ABOUT RICK

It has been said of me that I don’t know what I want to be when I grow up.

I’ve made a living in a variety of ways in my life from working cattle on a ranch to making lumber in a sawmill. I’ve been an oilfield worker, professional photographer, carpenter, minister (20 years), realtor, developer, writer, speaker, founded an organization that empowered 120,000 volunteers to provide 20 million meals for disaster relief in Haiti and spend a great deal of my effort empowering people to feed the hungry.

I’m exactly what I want to be: curious and flexible. I leave very few stones unturned.

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Writer and Speaker

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The 5 Differences Between Critical Thinking and Critical People

11/23/2014

Whenever a person tells me they have constructive criticism for me, I feel like an abused animal cowering in the corner of the humane society; I know I’m getting ready to get kicked again.  I just wish that person would be honest and say they have destructive criticism for me.  Beware of the destructive criticism that arrives dressed in the form of constructive criticism.

I’ve learned there are vast differences between critical thinking and critical people. I love critical thinkers but I avoid critical people as if they carried the bubonic plague.

While critical thinking is absolutely necessary to design or analyze an organization, a system, an idea, or a process, critical people are demoralizing and limit productive engagement.  Here are 5 differences between critical thinking and critical people.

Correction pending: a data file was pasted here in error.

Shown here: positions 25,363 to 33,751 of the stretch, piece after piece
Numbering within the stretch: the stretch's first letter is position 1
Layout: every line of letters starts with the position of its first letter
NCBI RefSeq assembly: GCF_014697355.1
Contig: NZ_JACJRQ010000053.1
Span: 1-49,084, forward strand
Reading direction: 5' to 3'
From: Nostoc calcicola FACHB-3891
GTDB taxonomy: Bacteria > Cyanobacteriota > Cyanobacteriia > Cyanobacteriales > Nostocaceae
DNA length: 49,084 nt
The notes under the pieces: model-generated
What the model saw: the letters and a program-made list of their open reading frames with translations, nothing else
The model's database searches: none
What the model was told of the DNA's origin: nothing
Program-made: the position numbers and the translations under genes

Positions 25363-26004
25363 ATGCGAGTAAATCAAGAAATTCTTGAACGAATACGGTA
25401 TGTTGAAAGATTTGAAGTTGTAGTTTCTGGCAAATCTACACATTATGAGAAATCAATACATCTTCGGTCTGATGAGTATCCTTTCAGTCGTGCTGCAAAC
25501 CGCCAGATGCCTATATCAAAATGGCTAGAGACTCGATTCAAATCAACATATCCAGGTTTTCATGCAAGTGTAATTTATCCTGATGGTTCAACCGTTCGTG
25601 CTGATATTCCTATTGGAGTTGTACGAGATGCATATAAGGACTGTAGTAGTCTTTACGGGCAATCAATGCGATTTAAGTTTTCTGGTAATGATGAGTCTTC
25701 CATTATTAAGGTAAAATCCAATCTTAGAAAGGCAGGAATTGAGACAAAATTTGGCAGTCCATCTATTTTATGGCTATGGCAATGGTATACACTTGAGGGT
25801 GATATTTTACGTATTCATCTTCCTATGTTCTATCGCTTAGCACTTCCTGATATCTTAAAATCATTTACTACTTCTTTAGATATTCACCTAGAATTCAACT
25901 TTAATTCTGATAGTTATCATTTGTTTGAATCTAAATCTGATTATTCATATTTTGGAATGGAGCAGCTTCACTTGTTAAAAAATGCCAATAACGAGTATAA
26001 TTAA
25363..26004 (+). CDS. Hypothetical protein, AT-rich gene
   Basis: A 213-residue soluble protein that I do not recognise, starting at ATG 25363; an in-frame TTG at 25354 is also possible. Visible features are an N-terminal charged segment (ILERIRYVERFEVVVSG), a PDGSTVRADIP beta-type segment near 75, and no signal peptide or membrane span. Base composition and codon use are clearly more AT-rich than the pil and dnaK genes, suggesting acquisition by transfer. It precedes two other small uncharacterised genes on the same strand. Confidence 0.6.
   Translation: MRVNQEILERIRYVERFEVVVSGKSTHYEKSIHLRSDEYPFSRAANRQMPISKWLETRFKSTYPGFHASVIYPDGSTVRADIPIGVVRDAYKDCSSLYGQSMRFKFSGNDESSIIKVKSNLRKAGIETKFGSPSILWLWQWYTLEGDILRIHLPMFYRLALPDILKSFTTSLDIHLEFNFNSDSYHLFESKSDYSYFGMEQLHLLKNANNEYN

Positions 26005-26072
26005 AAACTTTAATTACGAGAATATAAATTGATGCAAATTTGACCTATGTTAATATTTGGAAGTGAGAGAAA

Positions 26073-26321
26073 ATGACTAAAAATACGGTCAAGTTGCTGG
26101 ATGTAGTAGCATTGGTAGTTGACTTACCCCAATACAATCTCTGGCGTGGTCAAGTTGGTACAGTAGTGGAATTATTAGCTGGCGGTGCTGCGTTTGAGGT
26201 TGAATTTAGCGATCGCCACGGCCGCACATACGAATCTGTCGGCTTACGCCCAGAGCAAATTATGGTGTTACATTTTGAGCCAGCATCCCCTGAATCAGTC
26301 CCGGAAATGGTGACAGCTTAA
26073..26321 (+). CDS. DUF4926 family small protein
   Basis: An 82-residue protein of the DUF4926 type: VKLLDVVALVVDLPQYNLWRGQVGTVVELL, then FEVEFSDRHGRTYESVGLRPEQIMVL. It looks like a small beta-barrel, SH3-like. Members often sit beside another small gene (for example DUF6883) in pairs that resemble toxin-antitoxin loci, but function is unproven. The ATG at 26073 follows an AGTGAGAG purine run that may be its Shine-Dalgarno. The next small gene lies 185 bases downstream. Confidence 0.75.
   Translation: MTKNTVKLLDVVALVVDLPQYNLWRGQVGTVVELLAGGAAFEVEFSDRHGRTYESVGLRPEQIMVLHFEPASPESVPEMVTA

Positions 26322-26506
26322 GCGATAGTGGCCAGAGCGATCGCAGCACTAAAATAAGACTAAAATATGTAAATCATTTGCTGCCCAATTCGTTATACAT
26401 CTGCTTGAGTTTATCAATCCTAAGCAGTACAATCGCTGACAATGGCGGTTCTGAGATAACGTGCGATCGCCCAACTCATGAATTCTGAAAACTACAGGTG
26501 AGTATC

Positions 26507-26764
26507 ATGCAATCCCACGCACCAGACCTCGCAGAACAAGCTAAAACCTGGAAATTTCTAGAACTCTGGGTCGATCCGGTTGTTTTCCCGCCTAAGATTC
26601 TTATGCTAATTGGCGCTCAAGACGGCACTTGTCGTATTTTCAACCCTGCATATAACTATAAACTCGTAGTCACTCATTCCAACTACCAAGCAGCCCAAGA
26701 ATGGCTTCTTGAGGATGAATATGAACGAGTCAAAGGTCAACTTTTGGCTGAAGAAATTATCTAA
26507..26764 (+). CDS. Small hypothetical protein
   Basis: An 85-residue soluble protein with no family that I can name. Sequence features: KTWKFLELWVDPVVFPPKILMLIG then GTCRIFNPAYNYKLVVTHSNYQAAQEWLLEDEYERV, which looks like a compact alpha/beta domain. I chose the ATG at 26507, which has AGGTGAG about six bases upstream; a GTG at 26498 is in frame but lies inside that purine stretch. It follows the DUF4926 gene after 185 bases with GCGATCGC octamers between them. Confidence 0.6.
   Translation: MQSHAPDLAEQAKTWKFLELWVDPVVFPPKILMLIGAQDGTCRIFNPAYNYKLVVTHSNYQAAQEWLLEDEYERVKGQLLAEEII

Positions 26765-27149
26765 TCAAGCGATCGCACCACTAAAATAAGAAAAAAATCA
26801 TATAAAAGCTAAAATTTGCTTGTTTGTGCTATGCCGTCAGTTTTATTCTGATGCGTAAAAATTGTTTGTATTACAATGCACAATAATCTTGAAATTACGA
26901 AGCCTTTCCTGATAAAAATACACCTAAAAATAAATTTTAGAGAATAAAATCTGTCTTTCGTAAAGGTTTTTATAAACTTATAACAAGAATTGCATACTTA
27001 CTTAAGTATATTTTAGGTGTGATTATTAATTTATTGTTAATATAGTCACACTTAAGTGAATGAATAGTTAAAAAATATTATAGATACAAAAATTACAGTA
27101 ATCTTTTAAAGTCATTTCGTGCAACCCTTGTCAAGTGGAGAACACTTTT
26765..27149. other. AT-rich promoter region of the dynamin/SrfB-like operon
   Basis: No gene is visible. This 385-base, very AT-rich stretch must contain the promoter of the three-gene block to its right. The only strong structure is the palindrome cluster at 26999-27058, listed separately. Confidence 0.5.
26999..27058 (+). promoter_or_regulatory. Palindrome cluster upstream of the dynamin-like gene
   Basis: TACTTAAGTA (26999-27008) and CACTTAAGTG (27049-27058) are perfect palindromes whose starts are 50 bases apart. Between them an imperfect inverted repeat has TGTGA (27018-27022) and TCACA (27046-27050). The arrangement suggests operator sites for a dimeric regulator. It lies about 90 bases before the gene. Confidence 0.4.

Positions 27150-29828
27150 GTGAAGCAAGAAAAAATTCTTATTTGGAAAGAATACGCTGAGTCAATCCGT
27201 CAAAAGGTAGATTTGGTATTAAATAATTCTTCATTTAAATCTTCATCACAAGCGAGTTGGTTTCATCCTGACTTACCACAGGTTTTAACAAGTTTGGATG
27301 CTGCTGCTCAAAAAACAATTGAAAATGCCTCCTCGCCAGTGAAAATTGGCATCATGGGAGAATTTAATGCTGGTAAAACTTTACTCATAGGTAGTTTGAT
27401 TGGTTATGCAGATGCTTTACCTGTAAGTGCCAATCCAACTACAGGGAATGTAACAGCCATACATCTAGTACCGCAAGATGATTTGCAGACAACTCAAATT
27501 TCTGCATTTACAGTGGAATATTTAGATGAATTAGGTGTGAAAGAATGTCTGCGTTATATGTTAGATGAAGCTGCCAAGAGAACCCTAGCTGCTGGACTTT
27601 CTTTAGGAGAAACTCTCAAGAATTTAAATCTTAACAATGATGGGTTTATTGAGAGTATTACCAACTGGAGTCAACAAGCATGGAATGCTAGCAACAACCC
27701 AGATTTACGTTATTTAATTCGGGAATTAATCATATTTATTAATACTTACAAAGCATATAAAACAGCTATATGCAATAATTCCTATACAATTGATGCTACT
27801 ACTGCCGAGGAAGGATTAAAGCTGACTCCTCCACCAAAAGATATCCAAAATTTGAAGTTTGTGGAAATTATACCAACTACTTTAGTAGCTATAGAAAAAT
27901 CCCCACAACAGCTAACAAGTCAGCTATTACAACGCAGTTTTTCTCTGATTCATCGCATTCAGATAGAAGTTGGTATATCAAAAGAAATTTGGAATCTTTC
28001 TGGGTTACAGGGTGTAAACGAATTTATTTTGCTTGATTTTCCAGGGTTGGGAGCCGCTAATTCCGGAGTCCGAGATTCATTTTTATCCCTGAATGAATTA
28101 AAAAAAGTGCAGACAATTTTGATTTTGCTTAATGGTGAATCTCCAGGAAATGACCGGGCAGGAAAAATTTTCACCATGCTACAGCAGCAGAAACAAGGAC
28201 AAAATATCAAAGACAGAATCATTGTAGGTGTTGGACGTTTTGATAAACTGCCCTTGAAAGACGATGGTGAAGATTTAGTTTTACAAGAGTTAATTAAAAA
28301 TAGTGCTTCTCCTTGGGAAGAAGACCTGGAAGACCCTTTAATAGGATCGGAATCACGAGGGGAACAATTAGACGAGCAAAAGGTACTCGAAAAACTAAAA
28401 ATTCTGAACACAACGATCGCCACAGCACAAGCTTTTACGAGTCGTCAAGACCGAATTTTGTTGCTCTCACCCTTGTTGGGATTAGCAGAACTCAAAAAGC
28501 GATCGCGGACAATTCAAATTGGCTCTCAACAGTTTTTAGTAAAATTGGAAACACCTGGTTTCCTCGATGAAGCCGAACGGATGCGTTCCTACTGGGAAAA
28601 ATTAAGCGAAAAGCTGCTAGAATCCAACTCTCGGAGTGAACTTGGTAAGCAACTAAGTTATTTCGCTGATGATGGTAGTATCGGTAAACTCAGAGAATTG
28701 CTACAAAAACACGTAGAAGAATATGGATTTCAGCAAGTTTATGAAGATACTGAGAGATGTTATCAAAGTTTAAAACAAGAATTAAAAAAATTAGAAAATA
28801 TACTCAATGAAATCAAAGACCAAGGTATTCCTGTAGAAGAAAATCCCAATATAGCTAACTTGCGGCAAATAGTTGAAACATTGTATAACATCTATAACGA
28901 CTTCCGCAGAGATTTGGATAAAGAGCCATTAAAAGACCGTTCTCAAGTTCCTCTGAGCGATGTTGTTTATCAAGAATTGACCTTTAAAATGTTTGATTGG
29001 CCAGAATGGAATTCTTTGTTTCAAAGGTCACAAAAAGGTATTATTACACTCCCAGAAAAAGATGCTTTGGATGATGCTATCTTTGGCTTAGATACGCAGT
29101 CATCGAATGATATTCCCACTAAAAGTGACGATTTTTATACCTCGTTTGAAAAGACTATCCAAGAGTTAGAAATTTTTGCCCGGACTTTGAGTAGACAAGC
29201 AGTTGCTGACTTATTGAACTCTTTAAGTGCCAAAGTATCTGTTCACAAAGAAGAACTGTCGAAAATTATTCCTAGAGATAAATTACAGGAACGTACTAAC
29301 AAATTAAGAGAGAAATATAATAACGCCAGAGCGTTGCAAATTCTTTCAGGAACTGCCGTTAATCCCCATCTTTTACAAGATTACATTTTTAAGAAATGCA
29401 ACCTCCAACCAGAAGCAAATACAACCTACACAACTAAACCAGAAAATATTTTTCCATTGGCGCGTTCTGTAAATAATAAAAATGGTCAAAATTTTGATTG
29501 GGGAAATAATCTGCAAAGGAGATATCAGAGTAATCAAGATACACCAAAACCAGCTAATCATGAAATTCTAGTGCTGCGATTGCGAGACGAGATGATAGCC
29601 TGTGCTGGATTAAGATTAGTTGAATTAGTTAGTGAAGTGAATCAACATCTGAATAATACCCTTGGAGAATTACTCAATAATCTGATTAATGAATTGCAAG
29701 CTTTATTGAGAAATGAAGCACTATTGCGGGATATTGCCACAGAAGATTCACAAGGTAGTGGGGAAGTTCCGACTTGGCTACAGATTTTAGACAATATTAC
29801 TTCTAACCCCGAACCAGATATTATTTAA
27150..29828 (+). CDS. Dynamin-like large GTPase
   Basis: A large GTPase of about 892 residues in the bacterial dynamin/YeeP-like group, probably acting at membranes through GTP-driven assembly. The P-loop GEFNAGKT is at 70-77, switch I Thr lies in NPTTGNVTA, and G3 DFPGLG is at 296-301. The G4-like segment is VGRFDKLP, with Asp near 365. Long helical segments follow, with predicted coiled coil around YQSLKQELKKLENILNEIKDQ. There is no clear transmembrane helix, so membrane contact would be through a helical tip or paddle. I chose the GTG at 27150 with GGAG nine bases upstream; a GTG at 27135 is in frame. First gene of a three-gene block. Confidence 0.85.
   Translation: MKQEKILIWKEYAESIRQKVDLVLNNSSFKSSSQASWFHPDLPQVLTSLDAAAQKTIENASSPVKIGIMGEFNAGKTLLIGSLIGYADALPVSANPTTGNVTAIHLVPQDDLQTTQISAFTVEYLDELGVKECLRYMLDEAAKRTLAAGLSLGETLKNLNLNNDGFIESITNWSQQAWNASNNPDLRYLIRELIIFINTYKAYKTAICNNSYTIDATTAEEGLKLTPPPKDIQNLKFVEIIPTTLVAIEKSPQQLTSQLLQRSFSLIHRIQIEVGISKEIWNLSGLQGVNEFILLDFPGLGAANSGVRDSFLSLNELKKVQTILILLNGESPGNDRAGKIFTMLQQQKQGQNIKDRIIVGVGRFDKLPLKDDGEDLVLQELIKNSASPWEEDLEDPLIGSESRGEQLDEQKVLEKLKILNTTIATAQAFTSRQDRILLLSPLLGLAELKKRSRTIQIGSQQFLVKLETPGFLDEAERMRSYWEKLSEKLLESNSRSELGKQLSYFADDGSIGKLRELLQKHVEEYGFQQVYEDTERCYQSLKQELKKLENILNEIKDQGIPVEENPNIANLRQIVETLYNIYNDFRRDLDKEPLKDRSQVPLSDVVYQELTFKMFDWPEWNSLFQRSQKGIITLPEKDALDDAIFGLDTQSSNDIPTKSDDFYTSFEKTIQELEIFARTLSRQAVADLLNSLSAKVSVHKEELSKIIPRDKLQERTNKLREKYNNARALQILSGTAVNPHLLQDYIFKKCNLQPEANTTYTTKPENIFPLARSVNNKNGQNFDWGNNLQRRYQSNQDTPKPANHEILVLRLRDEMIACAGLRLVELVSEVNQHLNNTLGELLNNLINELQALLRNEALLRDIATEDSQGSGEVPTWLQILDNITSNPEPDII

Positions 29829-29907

1. Critical thinking identifies the problem and immediately searches for the optimal solution; critical people like finding fault for the sake of finding fault.

2. Critical thinking analyzes a process or system for the glitch that inhibits excellence; critical people point out who is to blame.

3. Critical thinking frames the issue based on cause and effect; critical people frame the issue on personal motive and affect.

4.  Critical thinking stays focused on the problem at hand; critical people run off on tangents unrelated to the problem at hand.

5. Critical thinking challenges the best minds to contribute to the solution; critical people alienate others with an attempt to make themselves look good.

Critical thinkers want to provide answers to a problem; critical people just like to complain about anything and anyone they can.

If you’re having problems with a critical person and a whiner, maybe these will help:  7 Types of Critics and How to Respond to Them and The No-Whinin’ Zone: How to Handle a Whiner.

How do you deal with critical people?

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Image purchased from istock.com

 

 

pen

Writing Your Way Out of a Difficult Circumstance

11/13/2014

No one has the power to take away your ability to interpret your own circumstances.  –  Dr. Vincent Amanor-Bouda, Kansas State University

 If you were not the person neck deep in your difficult circumstance right now, what advice would you give yourself to come out on top? If you could step outside of your body and become one of your friends, colleagues, or family, what kind of game plan would you help yourself put together in order to become a victor and not a victim?

Imagine, then, that you are an author writing a story with the elements of your current circumstance. Remove yourself as best you can from the emotion and confusion and start writing the story.

Begin by doing this:

Write down the names of main characters

  • Give a brief description of them
  • Why are they a part of the story?
  • Are they bringing solutions or more confusion?